No Pain No Gain: How Mark Wahlberg Packed on 15kg in 8 Weeks

Mark Wahlberg has spent the past 20 years making a career out of flexing his muscles in music videos, on billboards and, more recently, on the big screen. In one of his most recent roles – Sun Gym Gang ringleader Daniel Lugo in Pain and Gain – Wahlberg was required to pack on more than 15kg of muscle in just eight weeks, so how did he rise to the wellness challenge?


For his toughest transformation yet, the 42-year-old actor sought inspiration from his past by calling on the skills of Brian Nguyen. Not only is Nguyen the fitness director at BRIK Fitness; he has also been Wahlberg’s personal trainer since they worked together on 2006’s American football drama Invincible. Speaking about Wahlberg’s fitness regime during his Marky Mark days, Nguyen comments, ‘Anybody growing up in the 1980s, especially around all those isolation machines, the era of Arnold Schwarzenegger and bodybuilding … I think once you’ve done it once or twice, you kind of fall in love with it. Getting back into it is always going to be easier considering your body has a lot of muscle memory.’


However, the ironic thing about Wahlberg’s Pain & Gain fitness needs is that Nguyen had to reinstate some of the outdated techniques he’d originally persuaded Wahlberg to ditch in order to get his wellbeing in shape. ‘His whole routine used to be machine after machine after machine,’ Nguyen recalls. ‘When he started working out with me [on Invincible] his body was so used to machines that when it came time to actually playing football it was a little bit unbalanced – he ended up getting some bad pulls in his quads and his hamstrings. I had to teach him about the world of functional training – the basics such as squats, lunges, pulls, carries, lifts, drags.’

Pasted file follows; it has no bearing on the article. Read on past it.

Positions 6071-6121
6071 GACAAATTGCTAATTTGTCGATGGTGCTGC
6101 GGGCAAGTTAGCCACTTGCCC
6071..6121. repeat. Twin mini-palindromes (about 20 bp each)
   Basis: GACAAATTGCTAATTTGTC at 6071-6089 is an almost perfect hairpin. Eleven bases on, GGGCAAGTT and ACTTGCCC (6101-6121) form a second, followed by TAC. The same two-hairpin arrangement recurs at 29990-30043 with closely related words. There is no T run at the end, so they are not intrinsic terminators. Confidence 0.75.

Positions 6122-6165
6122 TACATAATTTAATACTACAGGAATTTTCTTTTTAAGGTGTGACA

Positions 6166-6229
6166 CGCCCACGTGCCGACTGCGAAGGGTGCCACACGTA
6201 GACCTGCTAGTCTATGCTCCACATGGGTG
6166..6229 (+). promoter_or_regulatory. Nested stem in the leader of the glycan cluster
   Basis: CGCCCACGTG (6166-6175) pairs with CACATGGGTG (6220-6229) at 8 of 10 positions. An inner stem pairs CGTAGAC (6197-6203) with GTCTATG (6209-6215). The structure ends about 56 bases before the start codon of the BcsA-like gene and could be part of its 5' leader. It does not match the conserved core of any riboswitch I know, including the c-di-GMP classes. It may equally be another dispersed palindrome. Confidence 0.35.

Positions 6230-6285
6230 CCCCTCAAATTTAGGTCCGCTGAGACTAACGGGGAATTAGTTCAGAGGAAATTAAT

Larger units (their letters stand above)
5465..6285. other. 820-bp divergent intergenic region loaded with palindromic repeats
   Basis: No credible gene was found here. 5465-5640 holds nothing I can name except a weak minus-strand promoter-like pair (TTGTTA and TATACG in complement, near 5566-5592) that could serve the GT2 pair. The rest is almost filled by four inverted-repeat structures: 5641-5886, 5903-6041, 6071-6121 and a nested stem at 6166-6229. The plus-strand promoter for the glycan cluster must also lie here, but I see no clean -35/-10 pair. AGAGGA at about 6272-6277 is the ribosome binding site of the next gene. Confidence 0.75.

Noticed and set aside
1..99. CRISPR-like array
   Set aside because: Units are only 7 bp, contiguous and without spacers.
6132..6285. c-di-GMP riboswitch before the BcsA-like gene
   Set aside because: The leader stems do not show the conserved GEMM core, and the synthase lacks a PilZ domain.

But in order to look like an 1980s-inspired bodybuilder, Wahlberg had to train like an 1980s-inspired bodybuilder and, for Nguyen, there was unfortunately no getting around that fact. ‘He needed to maintain that look,’ he notes. ‘In order to create mass like that, especially in the biceps and shoulders, he had to go back to isolation machines. We did a scaled-down version of Mark’s old workouts. But once we did, Mark started getting shoulder problems again and tendonitis in the knees. It just goes to prove those machines shouldn’t be used too much or too often.’


Luckily for Wahlberg, Nguyen tailored a fitness programme to help Wahlberg avoid completely regressing to endless isolation moves. Nguyen notes, ‘He has such a good base that when it came to getting him to bulk up on top, it was easy… He did a lot of basic functional movements – kettlebell work with squats, lunges, inverted rows on the TRX – and then I started getting him into single-leg and single-arm stuff, creating more rotation’ This was alongside a diet that involved the actor ‘eating anything and everything’. However, Wahlberg needed to get big fast, so Nguyen topped off the core and isolation work with some genuine strength training.


Nguyen details, ‘One thing I had him doing was loaded carries. Mark has a basketball court in his house, so he would bring out the 40kg kettlebells and do a farmer’s walk for two lengths of the court, then he would do a suitcase carry – two lengths for each arm. Then after that he would do a waiter walk, with one arm up above his head, and that was a finisher – that’s how hard Mark worked. It’s ridiculous how much mass he put on.’ He adds that the bulk helped Wahlberg get into the role: ‘Mark loved to pick up his entourage, throw us around and get into little wrestling matches. All of us were scared of him when he started getting into character like that. But having that kind of beast inside just needed to happen for him.’

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